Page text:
Fabry disease is an inherited and multi system inherited,
X-linked disease, caused by a deficiency of the lysosomal
enzyme Alpha-galactosidase A, resulting in a widely distributed
accumulation of Gb3 (globotriaosylceramide), the main storage
product. The clinical features are including angiokeratoma,
cataract, renal failure and cardiomyopathy. Among them,
cardiac disease was the main cause of death in both males
(34%) and females (57%) by FOS (the Fabry Outcome Survey).
Importance of renal diseases as a cause of death in patients
with Fabry disease is decreasing with improvements in the
management of renal disease, while the importance of cardiac
disease is increasing.
Incidence of hypertrophic cardiomyopathy (HCM) is 1/500
males over 40 years old and 1-9 in 100 of unrelated HCM
patients have Fabry disease. Clinical symptoms of Fabry
cardiomyopathy are angina pectoris, dyspnea, palpitations,
fatigue, syncope, and fibrosis in severe cases. Fabry
cardiomyopathy is progressive and the prevalence of cardiomyopathy
increases age dependently, leading to increasing LV mass
and premature death. In Fabry cardiomyopathy, the intracellular
aggregation of Gb3 leads to a swelling of the cell and
therefore a progressive loss of cell integrity and cell
Treatment and management of heart failure in Fabry cardiomyopathy
includes the increase enzyme activity (ERT; enzyme replacement
therapy and chaperone), concomitant therapy (antiarrhythmics,
ACE, ARB, anti-anginal) and in case of failure heart transplantation.
Potential effects of ERT are, stop of progression of disease,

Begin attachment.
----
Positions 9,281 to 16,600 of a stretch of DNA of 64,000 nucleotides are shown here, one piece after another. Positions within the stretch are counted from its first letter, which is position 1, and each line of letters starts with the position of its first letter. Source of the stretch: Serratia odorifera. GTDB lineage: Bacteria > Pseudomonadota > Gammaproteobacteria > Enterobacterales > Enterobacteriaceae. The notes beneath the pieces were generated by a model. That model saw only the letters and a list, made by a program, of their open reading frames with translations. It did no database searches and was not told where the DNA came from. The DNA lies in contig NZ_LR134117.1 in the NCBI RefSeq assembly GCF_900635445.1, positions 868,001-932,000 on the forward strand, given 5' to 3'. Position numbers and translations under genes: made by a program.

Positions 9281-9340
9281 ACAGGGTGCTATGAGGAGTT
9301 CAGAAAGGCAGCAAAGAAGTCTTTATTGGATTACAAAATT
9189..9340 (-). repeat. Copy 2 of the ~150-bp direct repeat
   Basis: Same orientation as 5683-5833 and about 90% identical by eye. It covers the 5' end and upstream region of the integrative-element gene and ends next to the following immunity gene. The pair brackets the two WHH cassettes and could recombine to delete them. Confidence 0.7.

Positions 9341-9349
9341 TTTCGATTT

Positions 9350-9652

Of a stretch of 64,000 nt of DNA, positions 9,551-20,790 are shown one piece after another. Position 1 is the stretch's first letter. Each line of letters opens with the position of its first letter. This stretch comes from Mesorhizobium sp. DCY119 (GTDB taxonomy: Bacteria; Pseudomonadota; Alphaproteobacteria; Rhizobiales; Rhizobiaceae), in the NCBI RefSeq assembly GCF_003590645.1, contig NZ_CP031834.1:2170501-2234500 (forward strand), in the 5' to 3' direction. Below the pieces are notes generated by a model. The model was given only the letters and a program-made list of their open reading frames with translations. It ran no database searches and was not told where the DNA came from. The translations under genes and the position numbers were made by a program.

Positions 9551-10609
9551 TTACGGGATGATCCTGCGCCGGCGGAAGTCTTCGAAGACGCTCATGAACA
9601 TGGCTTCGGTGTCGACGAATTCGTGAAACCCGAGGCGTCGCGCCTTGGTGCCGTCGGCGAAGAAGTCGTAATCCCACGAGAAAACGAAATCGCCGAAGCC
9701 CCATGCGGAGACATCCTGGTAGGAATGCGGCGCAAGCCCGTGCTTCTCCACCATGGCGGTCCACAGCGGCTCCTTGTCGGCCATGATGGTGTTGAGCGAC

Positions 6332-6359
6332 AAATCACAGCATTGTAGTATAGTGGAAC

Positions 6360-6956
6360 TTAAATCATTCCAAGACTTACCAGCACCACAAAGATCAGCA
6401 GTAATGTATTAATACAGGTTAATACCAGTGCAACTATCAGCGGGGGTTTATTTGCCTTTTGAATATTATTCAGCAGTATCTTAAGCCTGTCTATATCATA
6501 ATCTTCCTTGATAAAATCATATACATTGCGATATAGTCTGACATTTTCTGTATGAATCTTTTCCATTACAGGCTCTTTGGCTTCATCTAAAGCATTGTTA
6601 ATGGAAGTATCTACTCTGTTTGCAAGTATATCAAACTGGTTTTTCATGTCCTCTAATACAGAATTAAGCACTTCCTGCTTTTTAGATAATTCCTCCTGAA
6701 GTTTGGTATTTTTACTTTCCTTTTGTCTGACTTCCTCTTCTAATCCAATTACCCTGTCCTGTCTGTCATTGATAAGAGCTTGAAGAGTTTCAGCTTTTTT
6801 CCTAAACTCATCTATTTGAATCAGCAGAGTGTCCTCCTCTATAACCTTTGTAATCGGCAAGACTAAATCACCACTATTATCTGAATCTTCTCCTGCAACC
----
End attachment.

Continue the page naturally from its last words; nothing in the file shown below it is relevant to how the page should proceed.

reduction of cardiomyopathy, normalization of left ventricular
mass, avoiding development of disease related alterations
and changing the natural course of the disease.
There are two different ERTs available. One is Agalsidase
alfa (Replagal; TKT/Shire HGT; produced in a human cell
line after virus-free gene activation) and the other is
Agalsidase beta (Fabrazyme; Genzyme, recombinant and produced
in a CHO cell line).
We conducted and contributed to several studies with
agalsidase alfa in male and female patients and in children.
In children treated for more than 4 years, urine Gb3 decreases
to normal level within 1.5 year which indicates clearence
of Gb3 from the body. Pain index decreases within 1.5
year but after that the index is stable. Autonomic cardiac
control becomes normal after 6 months. No IgE antibodies
ever detected during the study. Only 6% of children develop
IgG antibodies, but the titres increase within the first
year of treatment and thereafter stabilized. Based on
the results of these trials, ERT with agalsidase alfa
is recommended in all males as early as possible and in
all females with symptoms, although guidelines for children
have not been established so far.
Agalsidase alfa and beta are believed to be similar in
structure and functionally equivalent. Is efficacy dose
dependent (high dose is recommended)? No publication or
study has ever been able to prove this hypothesis so far,
although several studies tried to compare alfa or beta
or both on Fabry disease.